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Dr. Roberta E. Zlokower
American Ballet Theater
Performance Reviews
Lincoln Center
American Ballet Theatre
United States
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New York, NY

American Ballet Theatre: La Bayadère, Cast Two

by Dr. Roberta E. Zlokower
May 21, 2007
Lincoln Center
Lincoln Center for the Performing Arts, Inc.
140 West 65th Street
New York, NY 10023

Featured Dance Company:

American Ballet Theatre
American Ballet Theatre (office)
890 Broadway
New York, NY 10003

About the Author:

La Bayadère: Cast Two
Ballet in Three Acts
Metropolitan Opera House

Kevin McKenzie, Artistic Director
Rachel S. Moore, Executive Director
Victor Barbee, Associate Artistic Director
Ballet Masters:
Wes Chapman, Susan Jones, Irina Kolpakova,
Georgina Parkinson, Clinton Luckett
Ormsby Wilkins, Music Director
Kelly Ryan, Director of Press and Public Relations
Susan Morgan, Press Associate
(Read More ABT Reviews).
(See May 19, 2007 Review).

La Bayadère (See May 13, 2004 Review): Choreography by Natalia Makarova after Marius Petipa, Music by Ludwig Minkus, specially arranged by John Lanchbery, production conceived and directed by Natalia Makarova, Scenery by Pierluigi Samaritini, Costumes designed by Theoni V. Aldredge, Lighting by Toshiro Ogawa, Production Coordinator, Dina Makaroff, Performed by Nina Ananiashvili as Nikiya, a temple dancer, Jose Manuel Carreño as Solor, a warrior, Vitali Krauchenka as The Radjah Dugumanta, Irina Dvorovenko as Gamzatti, the Radjah's daughter, Roman Zhurbin as The High Brahmin, Jennifer Alexander as Aya, Gamzatti's servant, Sascha Radetsky as Magdaveya, Head Fakir, Misty Copeland and Simone Messmer as lead D'Jampe Dancers, Yuriko Kajiya, Melanie Hamrick, and Veronika Part as lead Shades, Carlos Lopez as The Bronze Idol, and the Company as The Fakirs, The Temple Dancers, Solor's Friend, The Warriors, D'Jampe Dancers, Waltz, Pa d'Action, The Shades, The Candle Dance, Flower Girls, Warrior Attendants, Palace Slaves, and Priests, Conductor: David LaMarche.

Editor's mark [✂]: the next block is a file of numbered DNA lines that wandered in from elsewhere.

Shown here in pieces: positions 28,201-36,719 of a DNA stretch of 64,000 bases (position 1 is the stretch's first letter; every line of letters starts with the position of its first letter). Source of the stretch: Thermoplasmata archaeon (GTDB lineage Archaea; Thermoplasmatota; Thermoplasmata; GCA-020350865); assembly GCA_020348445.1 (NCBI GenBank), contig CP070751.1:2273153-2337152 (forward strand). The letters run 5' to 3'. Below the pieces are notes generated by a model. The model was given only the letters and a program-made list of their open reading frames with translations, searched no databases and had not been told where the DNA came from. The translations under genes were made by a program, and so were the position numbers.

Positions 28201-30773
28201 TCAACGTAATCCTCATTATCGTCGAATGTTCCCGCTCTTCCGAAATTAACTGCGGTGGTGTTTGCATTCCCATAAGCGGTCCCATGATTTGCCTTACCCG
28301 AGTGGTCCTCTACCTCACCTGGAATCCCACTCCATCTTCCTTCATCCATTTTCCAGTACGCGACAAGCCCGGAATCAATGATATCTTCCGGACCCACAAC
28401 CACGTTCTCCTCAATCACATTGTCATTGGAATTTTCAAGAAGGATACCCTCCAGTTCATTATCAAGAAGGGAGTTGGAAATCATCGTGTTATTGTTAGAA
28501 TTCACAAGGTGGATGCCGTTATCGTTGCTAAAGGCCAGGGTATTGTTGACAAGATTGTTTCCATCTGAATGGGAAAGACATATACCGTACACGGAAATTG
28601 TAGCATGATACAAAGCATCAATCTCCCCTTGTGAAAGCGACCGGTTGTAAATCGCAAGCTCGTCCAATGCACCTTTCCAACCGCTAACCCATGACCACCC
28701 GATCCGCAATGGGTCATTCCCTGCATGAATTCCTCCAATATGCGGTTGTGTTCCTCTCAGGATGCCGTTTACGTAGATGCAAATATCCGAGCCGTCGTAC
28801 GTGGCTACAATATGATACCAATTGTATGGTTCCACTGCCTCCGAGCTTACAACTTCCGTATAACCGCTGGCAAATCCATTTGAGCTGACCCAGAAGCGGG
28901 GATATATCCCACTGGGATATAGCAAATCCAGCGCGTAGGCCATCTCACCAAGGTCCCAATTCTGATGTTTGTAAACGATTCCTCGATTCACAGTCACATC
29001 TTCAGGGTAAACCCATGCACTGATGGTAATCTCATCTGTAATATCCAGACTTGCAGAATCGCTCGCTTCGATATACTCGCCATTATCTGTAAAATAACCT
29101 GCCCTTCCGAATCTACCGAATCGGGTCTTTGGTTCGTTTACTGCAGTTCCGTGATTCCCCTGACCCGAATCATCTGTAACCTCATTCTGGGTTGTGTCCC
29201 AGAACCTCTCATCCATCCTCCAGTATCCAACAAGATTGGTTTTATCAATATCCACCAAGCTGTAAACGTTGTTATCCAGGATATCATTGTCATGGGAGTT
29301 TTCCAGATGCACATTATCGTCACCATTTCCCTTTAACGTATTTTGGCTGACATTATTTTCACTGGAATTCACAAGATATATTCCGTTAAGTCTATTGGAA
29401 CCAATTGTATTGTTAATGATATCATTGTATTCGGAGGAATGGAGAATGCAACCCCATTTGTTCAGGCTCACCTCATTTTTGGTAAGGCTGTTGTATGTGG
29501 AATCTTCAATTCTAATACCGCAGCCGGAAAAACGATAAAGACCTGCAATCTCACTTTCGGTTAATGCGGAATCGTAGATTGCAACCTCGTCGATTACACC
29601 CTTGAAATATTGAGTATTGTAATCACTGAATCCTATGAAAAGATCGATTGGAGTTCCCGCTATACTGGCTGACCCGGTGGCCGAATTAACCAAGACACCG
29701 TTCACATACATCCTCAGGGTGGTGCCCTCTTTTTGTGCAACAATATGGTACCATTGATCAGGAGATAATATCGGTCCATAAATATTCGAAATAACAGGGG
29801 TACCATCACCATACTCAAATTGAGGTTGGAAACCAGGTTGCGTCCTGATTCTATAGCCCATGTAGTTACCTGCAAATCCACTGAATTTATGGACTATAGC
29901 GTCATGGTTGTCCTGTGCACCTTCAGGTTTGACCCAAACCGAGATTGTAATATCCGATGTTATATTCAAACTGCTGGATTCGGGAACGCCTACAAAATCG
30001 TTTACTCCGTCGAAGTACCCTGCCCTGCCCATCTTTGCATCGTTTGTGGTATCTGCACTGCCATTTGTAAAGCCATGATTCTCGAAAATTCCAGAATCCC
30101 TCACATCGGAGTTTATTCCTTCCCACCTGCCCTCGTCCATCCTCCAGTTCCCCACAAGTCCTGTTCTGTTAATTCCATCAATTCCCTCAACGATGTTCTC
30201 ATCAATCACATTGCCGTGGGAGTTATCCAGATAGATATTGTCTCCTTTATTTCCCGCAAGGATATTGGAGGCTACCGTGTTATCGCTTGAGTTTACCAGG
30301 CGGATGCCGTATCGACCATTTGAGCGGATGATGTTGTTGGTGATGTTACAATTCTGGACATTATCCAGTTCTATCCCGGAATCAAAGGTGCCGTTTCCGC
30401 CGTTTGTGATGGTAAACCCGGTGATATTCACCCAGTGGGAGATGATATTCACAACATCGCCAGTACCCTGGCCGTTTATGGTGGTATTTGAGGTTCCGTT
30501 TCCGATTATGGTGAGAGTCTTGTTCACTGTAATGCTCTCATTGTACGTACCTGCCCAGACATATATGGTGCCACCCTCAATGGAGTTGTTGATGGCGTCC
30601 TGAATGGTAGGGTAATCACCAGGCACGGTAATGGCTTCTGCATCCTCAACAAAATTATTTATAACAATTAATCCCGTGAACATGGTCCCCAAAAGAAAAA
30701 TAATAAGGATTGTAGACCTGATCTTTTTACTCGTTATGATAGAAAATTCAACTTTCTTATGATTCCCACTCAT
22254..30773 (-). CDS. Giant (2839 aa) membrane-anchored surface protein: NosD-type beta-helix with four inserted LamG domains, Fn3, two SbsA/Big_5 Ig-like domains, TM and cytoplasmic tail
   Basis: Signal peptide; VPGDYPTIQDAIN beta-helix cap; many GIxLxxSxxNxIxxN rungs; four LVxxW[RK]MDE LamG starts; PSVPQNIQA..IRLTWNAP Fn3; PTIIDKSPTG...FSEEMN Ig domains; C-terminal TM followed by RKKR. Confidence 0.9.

Nikiya, a temple dancer, is betrayed by the High Brahmin, who desires her to despair, but is thwarted by Solor, a warrior, whose photograph is the object of desire for Gamzatti, the Radjah's daughter. The High Brahmin tips off the Radjah, whose daughter is now affianced to Solor, that Nikiya is romantically involved with Solor, as the Brahmin reveals to the Radjah Nikiya's silky scarf. The Radjah and Gamzatti arrange for Nikiya to be bitten by a snake in a flower basket, as Nikiya dances at Gamzatti and Solor's pre-wedding festivities. Nikiya refuses the Brahmin's bottled antidote and falls lifeless, when she sees Solor and Gamzatti leave, holding hands. Solor, consumed in grief, smokes opium and envisions 27 Shades, all in ghost-like resemblance to Nikiya. A Bronze Idol dances in rapid exultation to herald the wedding. Solor, however, remembers Nikiya's vision as he prepares to marry Gamzatti, and this vision re-appears at the ceremony, prior to a candle dance. But, soon the gods are angry, and the temple and guests are buried in the temple's implosion. Finally, Nikiya and Solor re-unite in the after life.